At least you’re honest about it, Skeptic Tank.
On my most pessimistic days, I think that the transformation is not only here, we may be too late to do anything much to stop it. When I was in grade school, I learned that the “Northwest Passage” was a myth that had existed for centuries. In my lifetime, the polar icecap has melted.
And I hate to say it, but . . . Anja Lyngbaek makes some sound and heartfelt points in her laudable article, but for quite some time whenever I read pieces like this, and the author mentions his or her children, I can’t help but think that is the root cause of the problem. We can reduce consumerism by reducing the number of consumers.
When I was born, the Earth’s population was just over 3 billion. Now it’s over 7 billion. I’m no genius, but even as a teenager in the late 1970s I had an intuition that the Earth might be getting overpopulated, and it was then that I thought I’d never have any children. I haven’t had any, though I have had opportunities to father a child, and it is still conceivable (if you’ll pardon the expression). But leaving aside that my own parents had me later in their lives, thus creating even greater generation-gap issues, I’m even more adamant against it.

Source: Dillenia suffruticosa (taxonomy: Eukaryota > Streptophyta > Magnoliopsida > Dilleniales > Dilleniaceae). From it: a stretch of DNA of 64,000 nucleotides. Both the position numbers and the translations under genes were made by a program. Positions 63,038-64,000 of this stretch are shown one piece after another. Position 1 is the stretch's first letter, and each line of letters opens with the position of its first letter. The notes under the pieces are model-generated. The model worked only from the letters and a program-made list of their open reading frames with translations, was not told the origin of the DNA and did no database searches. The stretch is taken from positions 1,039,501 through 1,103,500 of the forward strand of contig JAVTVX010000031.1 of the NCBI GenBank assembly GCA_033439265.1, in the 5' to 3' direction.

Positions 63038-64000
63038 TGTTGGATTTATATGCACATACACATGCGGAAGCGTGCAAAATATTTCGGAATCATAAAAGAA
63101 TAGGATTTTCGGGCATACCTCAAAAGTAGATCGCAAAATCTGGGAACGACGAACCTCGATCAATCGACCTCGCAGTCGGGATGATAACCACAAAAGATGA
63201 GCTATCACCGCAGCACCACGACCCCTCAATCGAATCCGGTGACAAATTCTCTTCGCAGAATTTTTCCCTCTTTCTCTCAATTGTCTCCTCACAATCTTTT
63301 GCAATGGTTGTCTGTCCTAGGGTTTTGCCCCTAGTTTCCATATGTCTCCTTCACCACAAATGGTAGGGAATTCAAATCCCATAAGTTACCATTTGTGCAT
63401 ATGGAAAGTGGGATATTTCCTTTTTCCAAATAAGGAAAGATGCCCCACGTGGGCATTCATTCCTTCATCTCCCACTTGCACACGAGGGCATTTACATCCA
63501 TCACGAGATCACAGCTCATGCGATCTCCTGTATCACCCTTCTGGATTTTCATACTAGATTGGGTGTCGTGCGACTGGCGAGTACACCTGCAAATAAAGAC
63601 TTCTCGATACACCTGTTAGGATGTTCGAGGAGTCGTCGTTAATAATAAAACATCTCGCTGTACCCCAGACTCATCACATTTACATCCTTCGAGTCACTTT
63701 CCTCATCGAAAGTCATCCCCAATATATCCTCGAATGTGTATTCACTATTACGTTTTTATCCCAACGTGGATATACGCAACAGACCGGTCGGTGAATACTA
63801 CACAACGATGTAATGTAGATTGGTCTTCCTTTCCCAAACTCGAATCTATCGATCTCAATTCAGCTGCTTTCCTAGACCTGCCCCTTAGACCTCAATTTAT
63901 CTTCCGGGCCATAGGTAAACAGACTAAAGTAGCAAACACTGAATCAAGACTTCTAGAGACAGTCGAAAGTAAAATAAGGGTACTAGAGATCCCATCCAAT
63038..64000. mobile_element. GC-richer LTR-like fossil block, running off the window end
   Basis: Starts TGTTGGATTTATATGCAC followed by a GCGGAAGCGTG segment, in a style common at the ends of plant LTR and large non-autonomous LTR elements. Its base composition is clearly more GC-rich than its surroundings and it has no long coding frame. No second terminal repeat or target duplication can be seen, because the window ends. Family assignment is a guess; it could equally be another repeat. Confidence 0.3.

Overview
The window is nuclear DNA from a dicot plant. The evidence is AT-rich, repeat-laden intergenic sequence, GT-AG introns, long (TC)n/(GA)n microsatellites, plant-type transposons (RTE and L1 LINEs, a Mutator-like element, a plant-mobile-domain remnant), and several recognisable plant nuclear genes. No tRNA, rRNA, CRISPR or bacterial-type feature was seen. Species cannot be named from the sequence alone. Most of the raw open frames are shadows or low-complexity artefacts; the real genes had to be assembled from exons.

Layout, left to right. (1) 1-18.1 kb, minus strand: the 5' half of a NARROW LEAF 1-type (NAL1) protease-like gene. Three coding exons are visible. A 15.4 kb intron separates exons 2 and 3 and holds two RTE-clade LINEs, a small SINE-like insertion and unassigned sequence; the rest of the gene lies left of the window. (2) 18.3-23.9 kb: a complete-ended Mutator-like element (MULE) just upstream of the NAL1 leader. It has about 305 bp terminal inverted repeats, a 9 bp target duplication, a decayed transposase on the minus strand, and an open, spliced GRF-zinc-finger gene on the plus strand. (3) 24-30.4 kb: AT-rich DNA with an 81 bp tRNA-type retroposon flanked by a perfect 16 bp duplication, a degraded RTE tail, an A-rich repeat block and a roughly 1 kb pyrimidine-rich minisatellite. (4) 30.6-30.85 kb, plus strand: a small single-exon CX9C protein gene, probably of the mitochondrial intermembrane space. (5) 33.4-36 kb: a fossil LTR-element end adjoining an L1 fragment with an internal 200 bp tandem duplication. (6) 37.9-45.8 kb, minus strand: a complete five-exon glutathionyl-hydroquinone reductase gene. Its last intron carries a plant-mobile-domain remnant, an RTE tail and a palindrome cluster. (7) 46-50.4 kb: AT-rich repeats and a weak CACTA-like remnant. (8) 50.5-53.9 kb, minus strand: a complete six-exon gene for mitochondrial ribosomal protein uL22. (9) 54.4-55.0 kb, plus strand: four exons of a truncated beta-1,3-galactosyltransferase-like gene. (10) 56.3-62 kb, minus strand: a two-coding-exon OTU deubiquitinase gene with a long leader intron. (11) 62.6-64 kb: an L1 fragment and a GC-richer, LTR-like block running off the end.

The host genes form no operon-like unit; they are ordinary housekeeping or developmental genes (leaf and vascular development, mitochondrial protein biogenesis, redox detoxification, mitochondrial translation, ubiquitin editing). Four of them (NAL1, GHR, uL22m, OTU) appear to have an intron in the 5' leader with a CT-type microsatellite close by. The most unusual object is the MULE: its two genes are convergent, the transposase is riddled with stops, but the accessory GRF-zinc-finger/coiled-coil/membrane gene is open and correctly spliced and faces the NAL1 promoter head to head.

Nature seems to be a great leveler, and it is still possible that humanity will not go extinct, but what you envision is about what I have envisioned too with respect to leveling, to winnow the herd down to a manageable number.
Not to abuse the well-known trope, it is the boiling-frog scenario: It has already begun, but slowly enough not to cause too much alarm. However, I did get alarmed earlier this year when I read this BBC News article about cities poised to run out of water:
11 Cities Most Likely to Run out of Water